There may come a time when your site might want to mark a module for deprecation. If you track module usage, you can find the modules that are rarely used, and you can find out which users are using the modules. Once you have decided which modules are marked for removal, you can make a message be printed when the module is loaded.
Suppose you want to mark a module for later removal. You can setup a message that is reported to the user Every time the module is loaded.
$ module load abc/1.2.3 abc/1.2.3: This module is deprecated and will be removed from the system on June 19. Please load abc/2.3.4 instead.
Note that this message is just text and in no way controls user access to the module. Your site will have to remove the module. This nag message is a way to let your users know that removal will happen ahead of time.
Also note that a user only gets this message when loading the module.
There is no special marking in
module avail or
You can create a file called “admin.list” and place it in “/path/to/lmod/etc/admin.list”. Note that typically the lmod script will be in “/path/to/lmod/lmod/libexec/lmod”. The etc directory is independent to the version of Lmod. You can see the location that Lmod is looking for by executing:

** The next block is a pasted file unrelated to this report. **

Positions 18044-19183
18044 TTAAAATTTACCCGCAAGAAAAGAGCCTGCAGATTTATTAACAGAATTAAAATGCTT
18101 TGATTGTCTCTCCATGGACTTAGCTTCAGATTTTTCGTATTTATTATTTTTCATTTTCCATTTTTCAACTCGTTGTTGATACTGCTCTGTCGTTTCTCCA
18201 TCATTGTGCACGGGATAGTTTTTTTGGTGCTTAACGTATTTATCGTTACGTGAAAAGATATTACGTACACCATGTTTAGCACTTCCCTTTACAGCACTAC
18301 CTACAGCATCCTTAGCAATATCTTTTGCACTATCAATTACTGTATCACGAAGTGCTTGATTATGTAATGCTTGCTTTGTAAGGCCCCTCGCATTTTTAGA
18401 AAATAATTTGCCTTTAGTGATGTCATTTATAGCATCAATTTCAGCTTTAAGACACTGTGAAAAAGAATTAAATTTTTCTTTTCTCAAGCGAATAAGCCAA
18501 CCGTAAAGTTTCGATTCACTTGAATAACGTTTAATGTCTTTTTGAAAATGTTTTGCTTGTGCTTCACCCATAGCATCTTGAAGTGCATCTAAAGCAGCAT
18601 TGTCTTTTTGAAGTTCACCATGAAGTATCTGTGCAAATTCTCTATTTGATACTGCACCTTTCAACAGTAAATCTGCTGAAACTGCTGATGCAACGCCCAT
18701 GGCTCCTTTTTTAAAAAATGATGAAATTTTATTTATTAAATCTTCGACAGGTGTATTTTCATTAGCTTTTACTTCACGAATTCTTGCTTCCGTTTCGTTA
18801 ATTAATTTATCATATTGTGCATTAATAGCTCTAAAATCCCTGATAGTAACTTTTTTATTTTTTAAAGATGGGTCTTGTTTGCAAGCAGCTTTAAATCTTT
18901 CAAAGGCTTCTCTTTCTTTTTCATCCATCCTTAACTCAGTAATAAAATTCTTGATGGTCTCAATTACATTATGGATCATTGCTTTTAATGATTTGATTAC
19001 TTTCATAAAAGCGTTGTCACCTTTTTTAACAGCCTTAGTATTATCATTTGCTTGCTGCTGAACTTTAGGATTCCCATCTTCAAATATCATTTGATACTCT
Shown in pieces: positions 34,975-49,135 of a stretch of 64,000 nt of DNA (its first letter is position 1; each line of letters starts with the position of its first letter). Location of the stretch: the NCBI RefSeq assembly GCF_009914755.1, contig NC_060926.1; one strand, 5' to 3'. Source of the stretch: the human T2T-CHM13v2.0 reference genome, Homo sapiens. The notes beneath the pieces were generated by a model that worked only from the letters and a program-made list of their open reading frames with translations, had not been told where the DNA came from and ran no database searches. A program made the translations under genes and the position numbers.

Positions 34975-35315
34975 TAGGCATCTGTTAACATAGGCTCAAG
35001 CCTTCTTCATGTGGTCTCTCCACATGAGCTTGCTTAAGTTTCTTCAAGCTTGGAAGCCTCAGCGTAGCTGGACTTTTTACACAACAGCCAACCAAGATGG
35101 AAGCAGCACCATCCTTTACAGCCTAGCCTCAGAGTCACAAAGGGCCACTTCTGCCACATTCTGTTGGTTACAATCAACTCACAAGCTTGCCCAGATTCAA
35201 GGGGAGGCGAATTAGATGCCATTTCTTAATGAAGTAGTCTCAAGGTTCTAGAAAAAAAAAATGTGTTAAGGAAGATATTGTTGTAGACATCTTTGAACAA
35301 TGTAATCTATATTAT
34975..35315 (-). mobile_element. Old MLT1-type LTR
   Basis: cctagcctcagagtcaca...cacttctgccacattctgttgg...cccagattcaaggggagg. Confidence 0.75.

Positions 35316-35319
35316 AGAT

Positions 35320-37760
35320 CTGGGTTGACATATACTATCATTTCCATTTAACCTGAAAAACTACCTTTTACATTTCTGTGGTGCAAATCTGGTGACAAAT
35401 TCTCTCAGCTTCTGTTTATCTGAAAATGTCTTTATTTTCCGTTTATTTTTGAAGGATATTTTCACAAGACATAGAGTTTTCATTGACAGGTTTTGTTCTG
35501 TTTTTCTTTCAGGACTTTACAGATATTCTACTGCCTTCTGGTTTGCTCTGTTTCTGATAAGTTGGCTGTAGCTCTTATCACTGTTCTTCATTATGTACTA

$ module --config
Look for “Admin File”. You can also set the “LMOD_ADMIN_FILE” to point to the admin.list file.
The admin file consists of key-value pairs. For example:
moduleName/version: message <blank line>
Full_PATH_to_Modulefile: message <blank line>
The message can be as many lines as you like. The message ends with a blank line. Below is an example:
gcc/2.95: This module is deprecated and will be removed from the system on Jan 1. 1999. Please change you use of this compiler to a newer one. boost/1.54.0: We are having issues /opt/apps/modulefiles/Compiler/gcc/4.7.2/boost/1.55.0: We are having issues
Note that you don’t include the .lua part when specifying the version number.